The ambulance sector has signed up to a consensus statement in a bid to tackle misogyny and improve sexual safety for its staff and patients.
The statement – which chief allied health professions officer for England Suzanne Rastrick launched at this week’s Ambulance Leadership Forum – commits the service to a “cultural transformation”.
Several ambulance trusts have been criticised for a culture which includes “highly sexualised banter” in recent years, with reports highlighting sexual harassment, often of younger female staff.
The statement’s guiding principles include: a focus on protecting staff from misogyny and inappropriate sexual behaviour; removing barriers to speaking up and supporting those affected; and working towards an inclusive culture where staff understand misogyny and come to work feeling “sexually safe”.
It recommends several evidence-based actions, including increasing diversity – which is associated with a lower risk of sexual misconduct – and improving inclusion. It suggests staff who wish to report sexual or misogynistic concerns should be able to bypass normal line management and some complex cases – including non-recent ones – may need to be handled by an independent adviser, while adding that trusts may need access to specialist perpetrator behaviour change support.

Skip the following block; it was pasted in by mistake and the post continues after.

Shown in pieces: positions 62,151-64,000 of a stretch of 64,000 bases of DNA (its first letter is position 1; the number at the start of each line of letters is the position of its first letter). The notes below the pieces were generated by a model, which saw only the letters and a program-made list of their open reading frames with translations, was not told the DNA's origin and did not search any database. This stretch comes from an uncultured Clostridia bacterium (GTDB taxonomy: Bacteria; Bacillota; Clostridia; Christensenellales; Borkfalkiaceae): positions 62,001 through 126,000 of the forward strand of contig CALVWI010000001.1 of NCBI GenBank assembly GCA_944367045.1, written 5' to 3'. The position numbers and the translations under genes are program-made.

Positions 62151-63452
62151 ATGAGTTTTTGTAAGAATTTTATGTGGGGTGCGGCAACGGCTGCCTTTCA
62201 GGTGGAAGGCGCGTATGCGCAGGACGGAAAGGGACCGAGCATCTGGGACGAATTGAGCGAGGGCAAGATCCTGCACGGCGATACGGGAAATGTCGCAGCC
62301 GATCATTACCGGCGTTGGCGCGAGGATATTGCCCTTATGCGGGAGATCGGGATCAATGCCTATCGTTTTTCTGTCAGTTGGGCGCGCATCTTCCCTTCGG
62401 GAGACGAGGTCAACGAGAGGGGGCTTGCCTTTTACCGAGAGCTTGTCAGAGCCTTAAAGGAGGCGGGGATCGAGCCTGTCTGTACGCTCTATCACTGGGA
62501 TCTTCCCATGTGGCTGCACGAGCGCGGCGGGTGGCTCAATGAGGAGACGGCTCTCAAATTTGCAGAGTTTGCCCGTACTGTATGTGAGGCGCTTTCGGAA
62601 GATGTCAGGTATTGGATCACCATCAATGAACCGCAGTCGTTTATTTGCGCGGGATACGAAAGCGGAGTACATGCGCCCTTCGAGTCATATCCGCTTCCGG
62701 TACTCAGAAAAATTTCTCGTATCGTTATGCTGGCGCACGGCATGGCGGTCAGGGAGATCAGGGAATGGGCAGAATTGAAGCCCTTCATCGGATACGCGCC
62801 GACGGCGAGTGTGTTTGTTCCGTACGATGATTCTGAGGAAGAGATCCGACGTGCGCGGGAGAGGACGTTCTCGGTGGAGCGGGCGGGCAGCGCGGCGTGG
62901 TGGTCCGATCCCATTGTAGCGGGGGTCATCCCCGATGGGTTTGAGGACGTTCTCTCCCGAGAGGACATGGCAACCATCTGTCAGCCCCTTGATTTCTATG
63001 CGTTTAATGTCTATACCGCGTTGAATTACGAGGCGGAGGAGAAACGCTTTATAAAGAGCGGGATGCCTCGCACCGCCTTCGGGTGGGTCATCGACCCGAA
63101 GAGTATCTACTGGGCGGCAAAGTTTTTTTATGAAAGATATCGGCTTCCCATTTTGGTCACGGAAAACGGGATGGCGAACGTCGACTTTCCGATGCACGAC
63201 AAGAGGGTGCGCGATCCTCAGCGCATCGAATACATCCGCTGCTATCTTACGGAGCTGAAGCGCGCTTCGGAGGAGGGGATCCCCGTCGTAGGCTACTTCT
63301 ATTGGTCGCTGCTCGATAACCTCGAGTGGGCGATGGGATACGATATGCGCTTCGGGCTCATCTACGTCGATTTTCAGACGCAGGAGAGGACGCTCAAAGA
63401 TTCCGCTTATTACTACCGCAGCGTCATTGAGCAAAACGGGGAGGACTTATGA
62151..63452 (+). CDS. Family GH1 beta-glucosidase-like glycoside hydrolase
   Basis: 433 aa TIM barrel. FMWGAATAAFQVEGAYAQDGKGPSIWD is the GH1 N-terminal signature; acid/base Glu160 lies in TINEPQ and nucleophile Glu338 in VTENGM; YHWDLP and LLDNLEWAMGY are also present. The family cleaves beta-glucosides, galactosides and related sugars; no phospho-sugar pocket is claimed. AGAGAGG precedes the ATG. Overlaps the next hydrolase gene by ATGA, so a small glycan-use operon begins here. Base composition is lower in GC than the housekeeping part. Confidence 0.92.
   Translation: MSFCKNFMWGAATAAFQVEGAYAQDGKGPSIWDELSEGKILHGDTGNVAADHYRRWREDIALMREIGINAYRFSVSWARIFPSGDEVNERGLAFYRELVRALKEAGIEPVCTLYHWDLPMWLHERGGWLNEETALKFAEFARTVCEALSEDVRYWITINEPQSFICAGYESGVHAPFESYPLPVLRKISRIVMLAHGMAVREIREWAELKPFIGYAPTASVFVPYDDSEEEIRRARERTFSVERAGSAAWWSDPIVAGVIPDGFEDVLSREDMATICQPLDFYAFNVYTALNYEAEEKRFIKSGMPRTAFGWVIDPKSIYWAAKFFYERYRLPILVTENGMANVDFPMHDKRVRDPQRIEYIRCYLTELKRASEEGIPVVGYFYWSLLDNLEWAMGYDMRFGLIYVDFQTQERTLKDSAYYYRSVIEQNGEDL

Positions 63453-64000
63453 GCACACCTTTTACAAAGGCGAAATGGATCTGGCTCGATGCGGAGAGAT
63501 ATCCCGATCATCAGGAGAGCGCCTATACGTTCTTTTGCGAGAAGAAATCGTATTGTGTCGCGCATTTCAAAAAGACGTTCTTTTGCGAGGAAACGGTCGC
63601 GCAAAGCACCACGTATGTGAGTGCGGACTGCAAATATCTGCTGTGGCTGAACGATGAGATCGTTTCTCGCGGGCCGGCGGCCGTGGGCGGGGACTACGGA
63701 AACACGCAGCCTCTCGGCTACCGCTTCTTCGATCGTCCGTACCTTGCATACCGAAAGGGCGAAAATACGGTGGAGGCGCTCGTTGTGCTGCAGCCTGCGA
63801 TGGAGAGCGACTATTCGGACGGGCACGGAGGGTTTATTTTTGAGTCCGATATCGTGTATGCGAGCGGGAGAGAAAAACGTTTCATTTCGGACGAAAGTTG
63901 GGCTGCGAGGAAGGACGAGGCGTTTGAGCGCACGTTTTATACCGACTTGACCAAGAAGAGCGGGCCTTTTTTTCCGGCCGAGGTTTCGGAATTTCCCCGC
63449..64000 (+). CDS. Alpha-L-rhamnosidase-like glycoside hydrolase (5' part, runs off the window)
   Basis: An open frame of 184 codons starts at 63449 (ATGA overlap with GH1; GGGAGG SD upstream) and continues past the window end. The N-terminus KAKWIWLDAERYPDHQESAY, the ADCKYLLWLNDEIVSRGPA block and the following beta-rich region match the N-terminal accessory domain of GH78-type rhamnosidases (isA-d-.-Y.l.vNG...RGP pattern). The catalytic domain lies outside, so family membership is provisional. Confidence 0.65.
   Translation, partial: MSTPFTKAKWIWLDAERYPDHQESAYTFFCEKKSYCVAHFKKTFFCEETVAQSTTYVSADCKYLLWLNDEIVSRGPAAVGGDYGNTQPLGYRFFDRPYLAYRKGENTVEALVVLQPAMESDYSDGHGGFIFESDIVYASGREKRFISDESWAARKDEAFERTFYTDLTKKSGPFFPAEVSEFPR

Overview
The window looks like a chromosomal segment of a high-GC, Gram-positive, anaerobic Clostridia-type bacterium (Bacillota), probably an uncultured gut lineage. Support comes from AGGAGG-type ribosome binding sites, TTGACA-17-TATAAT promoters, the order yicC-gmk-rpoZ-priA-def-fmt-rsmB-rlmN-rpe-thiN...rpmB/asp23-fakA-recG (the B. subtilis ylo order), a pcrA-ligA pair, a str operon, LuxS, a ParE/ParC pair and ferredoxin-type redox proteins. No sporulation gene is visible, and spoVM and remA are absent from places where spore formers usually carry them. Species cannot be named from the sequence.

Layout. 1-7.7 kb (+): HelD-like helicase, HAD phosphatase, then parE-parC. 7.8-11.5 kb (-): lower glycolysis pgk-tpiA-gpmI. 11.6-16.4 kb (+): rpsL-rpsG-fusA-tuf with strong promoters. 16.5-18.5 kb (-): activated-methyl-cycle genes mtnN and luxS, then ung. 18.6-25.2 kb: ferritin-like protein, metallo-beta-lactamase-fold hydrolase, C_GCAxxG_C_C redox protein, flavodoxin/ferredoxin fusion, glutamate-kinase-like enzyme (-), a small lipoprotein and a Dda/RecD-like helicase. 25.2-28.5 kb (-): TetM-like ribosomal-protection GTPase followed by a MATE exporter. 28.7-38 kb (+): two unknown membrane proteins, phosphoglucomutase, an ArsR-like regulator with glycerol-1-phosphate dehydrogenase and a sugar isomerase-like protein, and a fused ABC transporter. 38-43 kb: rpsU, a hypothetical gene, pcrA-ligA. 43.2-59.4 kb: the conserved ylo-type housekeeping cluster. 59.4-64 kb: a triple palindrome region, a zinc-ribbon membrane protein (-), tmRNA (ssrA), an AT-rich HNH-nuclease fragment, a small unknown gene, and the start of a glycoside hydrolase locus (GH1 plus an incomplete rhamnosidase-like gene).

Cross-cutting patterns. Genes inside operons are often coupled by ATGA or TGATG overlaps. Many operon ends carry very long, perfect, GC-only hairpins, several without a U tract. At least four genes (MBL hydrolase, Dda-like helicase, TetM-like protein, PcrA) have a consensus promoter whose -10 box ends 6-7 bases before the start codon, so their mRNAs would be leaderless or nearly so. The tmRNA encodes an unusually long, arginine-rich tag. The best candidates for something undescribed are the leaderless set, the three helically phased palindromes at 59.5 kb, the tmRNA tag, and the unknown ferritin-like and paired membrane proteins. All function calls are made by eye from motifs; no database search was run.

Ms Rastrick said: “Those who work, train and learn within the ambulance service have the right to be safe at work. Guided by the international evidence, our priority from the outset of this work has been supporting all those within the ambulance service and strengthening the systems that will change individual experience.”
Addressing the ALF – which brings together senior ambulance staff from across the UK – she added: “Until no one has a story to tell there is work for us all to do.”
Daren Mochrie, Association of Ambulance Chief Executives chair, said: “Improving sexual safety and reducing misogyny within the NHS ambulance sector is a priority, which we are working towards and are making progress with.
“However, we hope these documents and our associated combined efforts will underline our commitment and result in the cultural shift needed to ultimately ensure that all our employees, volunteers and learners feel safe and fairly treated, regardless of gender.”